One July afternoon, Christian Louboutin was doing media interviews in a quiet corner of Monaco’s Grimaldi Forum, just hours before unveiling an important chapter of his journey as a shoe designer and an applied artist. Dressed in a flamingo suit for the occasion, Louboutin was about to greet fashion lovers, celebrities, and members of the Monaco royal family who graced the red carpet for the opening of his solo show “L’Exhibition[iste], Chapter II.”
It is, essentially, a sequel to the exhibition of his work that took place at the Palais de la Porte Dorée in Paris nearly two years ago. This new chapter is not a mere repeat, however. It is much bigger, both in terms of size and ambition, and more truthful to his original vision for the exhibition, the designer said. It has also been recontextualized for the French Riviera.
There have been other glamorous shows featuring Louboutin’s iconic red-soled shoes, some 300 of which he has designed over the past three decades, but “L’Exhibition[iste], Chapter II” is much more than a retrospective, the designer said. It is, rather, a show that investigates and maps out Louboutin’s varied influences through a curation of works, while displaying his latest art collaborations as well as pieces on loan from institutions in Monaco.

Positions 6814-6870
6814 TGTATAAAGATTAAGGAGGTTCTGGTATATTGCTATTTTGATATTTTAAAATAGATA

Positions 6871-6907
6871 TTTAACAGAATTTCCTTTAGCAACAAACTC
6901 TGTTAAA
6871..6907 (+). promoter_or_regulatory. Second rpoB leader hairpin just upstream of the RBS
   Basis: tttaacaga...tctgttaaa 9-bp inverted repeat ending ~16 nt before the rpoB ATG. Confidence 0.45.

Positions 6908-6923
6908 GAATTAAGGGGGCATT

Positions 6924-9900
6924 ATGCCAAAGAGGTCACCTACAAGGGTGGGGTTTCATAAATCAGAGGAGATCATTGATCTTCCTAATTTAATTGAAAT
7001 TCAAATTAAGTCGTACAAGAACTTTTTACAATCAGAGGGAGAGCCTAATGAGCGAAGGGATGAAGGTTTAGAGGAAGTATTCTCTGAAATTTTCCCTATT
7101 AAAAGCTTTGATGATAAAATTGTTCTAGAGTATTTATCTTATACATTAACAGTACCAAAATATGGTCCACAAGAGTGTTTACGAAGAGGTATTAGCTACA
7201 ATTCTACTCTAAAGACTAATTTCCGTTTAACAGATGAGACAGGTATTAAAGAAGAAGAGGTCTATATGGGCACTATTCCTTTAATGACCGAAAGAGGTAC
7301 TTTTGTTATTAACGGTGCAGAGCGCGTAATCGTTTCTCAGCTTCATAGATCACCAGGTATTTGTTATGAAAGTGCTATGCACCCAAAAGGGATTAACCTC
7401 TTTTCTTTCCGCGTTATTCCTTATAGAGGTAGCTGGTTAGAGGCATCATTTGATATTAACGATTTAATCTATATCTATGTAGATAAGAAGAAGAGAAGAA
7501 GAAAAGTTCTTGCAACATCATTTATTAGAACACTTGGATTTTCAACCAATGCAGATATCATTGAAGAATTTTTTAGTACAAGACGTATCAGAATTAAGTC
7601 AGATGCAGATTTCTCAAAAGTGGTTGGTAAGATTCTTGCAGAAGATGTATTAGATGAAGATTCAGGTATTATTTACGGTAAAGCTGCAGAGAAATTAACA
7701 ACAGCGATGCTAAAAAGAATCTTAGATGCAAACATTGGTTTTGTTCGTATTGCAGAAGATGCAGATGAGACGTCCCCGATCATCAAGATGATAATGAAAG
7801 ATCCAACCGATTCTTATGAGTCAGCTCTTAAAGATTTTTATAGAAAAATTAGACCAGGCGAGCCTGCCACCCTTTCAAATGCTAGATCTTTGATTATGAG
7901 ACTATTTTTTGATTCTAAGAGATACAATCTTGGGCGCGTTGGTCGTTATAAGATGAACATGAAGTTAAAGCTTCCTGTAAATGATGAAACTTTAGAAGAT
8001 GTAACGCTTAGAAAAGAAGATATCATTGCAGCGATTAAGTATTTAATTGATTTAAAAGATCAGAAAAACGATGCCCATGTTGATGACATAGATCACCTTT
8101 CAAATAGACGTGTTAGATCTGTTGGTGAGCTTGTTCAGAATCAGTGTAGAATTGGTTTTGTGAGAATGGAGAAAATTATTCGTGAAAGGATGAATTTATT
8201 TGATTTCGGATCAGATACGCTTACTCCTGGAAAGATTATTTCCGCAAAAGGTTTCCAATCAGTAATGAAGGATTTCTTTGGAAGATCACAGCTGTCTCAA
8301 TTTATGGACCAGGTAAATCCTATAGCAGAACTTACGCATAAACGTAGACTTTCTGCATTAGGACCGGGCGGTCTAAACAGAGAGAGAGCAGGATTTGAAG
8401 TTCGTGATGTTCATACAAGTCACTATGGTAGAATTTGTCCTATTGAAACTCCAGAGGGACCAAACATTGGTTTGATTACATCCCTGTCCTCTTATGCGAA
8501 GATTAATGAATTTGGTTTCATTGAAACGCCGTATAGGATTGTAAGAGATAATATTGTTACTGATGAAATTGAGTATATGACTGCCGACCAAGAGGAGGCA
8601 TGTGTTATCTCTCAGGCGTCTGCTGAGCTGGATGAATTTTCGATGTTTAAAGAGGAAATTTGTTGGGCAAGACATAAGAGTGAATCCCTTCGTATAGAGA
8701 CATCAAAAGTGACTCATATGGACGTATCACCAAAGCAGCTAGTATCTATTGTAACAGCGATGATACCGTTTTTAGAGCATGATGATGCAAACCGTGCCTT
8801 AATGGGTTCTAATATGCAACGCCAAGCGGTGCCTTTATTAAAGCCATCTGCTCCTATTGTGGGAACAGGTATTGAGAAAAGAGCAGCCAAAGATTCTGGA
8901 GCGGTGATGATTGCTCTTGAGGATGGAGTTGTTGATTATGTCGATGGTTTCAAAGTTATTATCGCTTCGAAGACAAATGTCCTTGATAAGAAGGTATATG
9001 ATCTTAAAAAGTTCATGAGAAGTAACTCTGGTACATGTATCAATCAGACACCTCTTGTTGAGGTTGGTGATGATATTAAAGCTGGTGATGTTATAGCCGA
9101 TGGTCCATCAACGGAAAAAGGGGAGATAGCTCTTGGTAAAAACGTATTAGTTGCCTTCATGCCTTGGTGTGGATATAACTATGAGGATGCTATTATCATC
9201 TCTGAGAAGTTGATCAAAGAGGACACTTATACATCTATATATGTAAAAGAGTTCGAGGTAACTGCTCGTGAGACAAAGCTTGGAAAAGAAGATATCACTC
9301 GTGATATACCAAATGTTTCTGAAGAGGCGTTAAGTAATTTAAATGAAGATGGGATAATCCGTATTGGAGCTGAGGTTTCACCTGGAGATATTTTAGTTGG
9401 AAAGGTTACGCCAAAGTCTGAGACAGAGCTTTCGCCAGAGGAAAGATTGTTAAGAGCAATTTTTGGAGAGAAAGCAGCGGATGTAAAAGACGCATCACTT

“We did it the way I really wanted it to be,” Louboutin told Artnet News. The vast space and flexibility offered by Grimaldi Forum, which has long been a major exhibition venue in Monaco, have given Louboutin as well as the show’s curator, Olivier Gabet, director of Musée des Arts Décoratifs in Paris, the freedom to redesign the exhibition as they envisioned it, without the constraints they faced when mounting the Paris show.
“Here, there’s no limit of height, no limit of space in general, which is very, very, very nice,” the 59-year-old designer said. The exhibition spans more than 21,000 square feet. “We have also been helped by the incredibly nice people of Monaco. The entire Principality opened their doors—to their collections, to the storage of their museums. I’ve been able to [borrow] really great pieces.”
Staging the exhibition in Monaco was not a random decision. Paris might be where Louboutin was born and raised, and where he opened his first boutique in 1991 on Jean-Jacques Rousseau Street, after learning the crafts of shoemaking and shoe design from the likes of Roger Vivier and Charles Jordan.